A chance meeting with one of the guitar greats – at least in indie terms – JOHNNY MARR, led to rehearsals, several work-in-progress songs and some road-test live shows throughout 2008, with growing speculation that he’d actually joined the band. This was proved not to be some recurring April Fools’ day joke when he broke from his most recent stint at MODEST MOUSE to work with both CRIBS and producer Nick Launey. Although `Cheat On Me’ did not quite get off the mark chart-wise in a download-centric, recession-hit music business, the companion album – in more ways than one – IGNORE THE IGNORANT (2009) {*7} locked in a Top 10 place. Rather than stick all their eggs in one basket and attempt at regurgitating a pop hit in the mould of `Hey Scenesters!’, the unique indie-rock alliance fermented a brew of songs that might last more than a few plays, namely `We Were Aborted’, `City Of Bugs’, `Stick To Yr Guns’ and the title track.
After their inevitable honeymoon period was over in 2011, and a quickie but amiable divorce was settled on between the brothers and a solo-bound MARR, The CRIBS’s next venture would be crucial toward maintaining their long-earned stability. When Ryan split from girlfriend KATE NASH around the same time (causing a brief mental breakdown), coping and finding causes to carry on the band were indeed more important matters on their agenda. Shelved sessions with QUEEN producer Dave Richards, resulted in the call-up of two of the finest in the business: Dave Fridmann and Steve Albini, still heroes for a group still sucking the teet of other alt/indie masters from the States. Top 10 in Britain once again and bolstered by several flag-flying WEEZER-meets-PAVEMENT-like tracks, IN THE BELLY OF THE BRAZEN BULL (2012) {*8}, was just what the doctor ordered. `Come On, Be A No-One’, `Glitters Like Gold’, and the power-pop `Anna’ and `Jaded Youth’, sound-tracked a confident and fiery CRIBS set to again take on Britain and beyond; for live shows they’d added guitarist David Jones (of Manchester’s NINE BLACK ALPS).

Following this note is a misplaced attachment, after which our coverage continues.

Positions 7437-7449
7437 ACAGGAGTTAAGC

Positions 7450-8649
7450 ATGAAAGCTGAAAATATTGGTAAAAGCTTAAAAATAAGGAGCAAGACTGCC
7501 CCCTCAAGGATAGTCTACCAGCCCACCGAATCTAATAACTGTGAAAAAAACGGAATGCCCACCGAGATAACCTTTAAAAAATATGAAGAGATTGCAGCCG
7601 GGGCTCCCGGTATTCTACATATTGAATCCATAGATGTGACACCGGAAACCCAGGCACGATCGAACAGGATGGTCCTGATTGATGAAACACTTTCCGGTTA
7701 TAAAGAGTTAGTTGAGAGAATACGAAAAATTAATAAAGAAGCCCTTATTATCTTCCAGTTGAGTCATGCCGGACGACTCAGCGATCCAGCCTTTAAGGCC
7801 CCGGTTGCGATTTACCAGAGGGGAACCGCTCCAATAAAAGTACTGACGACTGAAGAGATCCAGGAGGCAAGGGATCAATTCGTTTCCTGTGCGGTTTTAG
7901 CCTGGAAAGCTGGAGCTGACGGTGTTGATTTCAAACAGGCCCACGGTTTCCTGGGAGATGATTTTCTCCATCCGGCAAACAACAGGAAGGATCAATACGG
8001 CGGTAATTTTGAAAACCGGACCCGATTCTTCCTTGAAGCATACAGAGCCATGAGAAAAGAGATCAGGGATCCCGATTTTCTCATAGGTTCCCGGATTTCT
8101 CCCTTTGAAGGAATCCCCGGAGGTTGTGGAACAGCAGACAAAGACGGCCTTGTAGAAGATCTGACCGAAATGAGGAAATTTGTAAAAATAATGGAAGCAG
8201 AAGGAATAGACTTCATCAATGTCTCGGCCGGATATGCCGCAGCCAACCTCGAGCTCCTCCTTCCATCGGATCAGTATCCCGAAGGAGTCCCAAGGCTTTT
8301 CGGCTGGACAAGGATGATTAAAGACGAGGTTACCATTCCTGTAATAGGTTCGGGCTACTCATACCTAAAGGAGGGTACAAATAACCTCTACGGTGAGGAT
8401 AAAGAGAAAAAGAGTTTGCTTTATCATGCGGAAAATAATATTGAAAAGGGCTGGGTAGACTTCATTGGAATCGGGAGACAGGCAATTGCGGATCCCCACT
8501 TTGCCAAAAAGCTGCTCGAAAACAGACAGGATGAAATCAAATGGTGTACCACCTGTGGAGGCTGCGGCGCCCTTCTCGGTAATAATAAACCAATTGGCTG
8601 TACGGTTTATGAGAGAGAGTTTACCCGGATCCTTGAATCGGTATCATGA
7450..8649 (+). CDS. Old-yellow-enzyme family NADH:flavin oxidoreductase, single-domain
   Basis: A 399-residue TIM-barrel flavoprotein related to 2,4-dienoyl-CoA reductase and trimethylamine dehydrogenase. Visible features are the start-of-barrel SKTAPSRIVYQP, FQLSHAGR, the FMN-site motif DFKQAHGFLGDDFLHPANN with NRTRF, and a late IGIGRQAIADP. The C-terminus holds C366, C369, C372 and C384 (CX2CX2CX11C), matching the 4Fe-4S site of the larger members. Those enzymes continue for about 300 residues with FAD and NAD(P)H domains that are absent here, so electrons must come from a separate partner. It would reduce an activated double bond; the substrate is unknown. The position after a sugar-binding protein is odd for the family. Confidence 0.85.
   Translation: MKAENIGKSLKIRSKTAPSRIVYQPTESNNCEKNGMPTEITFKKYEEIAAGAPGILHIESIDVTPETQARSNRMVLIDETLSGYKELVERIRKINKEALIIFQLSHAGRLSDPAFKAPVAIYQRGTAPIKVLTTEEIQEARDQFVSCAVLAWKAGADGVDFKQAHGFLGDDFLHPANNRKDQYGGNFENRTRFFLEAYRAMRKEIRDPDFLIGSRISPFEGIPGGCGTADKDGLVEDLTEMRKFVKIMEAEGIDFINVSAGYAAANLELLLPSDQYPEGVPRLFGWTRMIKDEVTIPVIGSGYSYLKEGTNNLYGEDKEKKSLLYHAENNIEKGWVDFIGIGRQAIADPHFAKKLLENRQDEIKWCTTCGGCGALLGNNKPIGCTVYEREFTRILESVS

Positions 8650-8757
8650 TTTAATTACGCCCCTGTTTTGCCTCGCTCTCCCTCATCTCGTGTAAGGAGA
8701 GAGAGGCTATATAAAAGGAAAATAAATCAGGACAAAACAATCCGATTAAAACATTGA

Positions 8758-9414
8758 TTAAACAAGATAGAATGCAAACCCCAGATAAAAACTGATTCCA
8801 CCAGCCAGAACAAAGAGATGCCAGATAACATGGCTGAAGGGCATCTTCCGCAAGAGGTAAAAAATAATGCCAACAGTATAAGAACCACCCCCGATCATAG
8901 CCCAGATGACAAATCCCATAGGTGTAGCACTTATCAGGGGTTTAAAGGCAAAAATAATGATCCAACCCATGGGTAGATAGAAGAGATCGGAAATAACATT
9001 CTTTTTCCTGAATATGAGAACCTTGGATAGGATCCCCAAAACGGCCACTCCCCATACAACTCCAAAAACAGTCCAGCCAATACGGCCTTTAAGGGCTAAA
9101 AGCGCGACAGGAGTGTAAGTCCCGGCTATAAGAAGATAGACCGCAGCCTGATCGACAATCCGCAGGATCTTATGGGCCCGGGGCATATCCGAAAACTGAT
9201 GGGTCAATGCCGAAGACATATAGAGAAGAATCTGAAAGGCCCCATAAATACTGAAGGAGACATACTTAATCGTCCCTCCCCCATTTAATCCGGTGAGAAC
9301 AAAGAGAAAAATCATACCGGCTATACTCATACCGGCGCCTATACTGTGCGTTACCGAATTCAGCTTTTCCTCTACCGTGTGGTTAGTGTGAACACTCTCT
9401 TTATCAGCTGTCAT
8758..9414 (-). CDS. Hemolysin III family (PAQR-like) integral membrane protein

2013’s PAYOLA {*6} rounded up all the band’s outtakes and B-sides (including covers of COMET GAIN’s `Saturday Night Facts Of Life’ and The REPLACEMENTS’ `Bastards Of Young’), and concluded their time at Wichita Recordings. In the meantime, Ryan and his new girlfriend Jen Turner (of Here We Go Magic) released a one-off single as Exclamation Pony: `Pseudo Individual’ (b/w `Mazes’), that September.
Inking a fresh global deal at Sony RED, The CRIBS were back in action and the Top 10 for 2015’s RIC OCASEK-produced FOR ALL MY SISTERS {*7}. Recorded in New York with the ex-CARS man, there was still further evidence that the writing Jarman brothers were yet to put to bed their derivative “slackers” style. Nevertheless, their simple manifesto of fist-pumping indie power ballads (`Burning For No One’, `Finally Free’, `Different Angle’ and `Mr. Wrong’) caught the ear and left one returning for repeat prescriptions over and over and over again.
In answer to some backlash received on the back of their previous “alt-pop” record, the trio turned in a stellar performance for the Top 10, 24-7 ROCK STAR SHIT (2017) {*7}. Sounding more early REPLACEMENTS than Wakefield’s answer to WEEZER, the reason was clear – legendary engineer Steve Albini was at the controls. Okay, some of the songs and ideas stemmed from the “Brazen Bull” sessions of 2012, but in the unshaven and unkempt `Give Good Time’, `Year Of Hate’, `Dendrophobia’, `Rainbow Bridge’ and `Partisan’, there was still room enough to rock (and roll) in the garage for The CRIBS.
© MC Strong/MCS Mar2015-Aug2017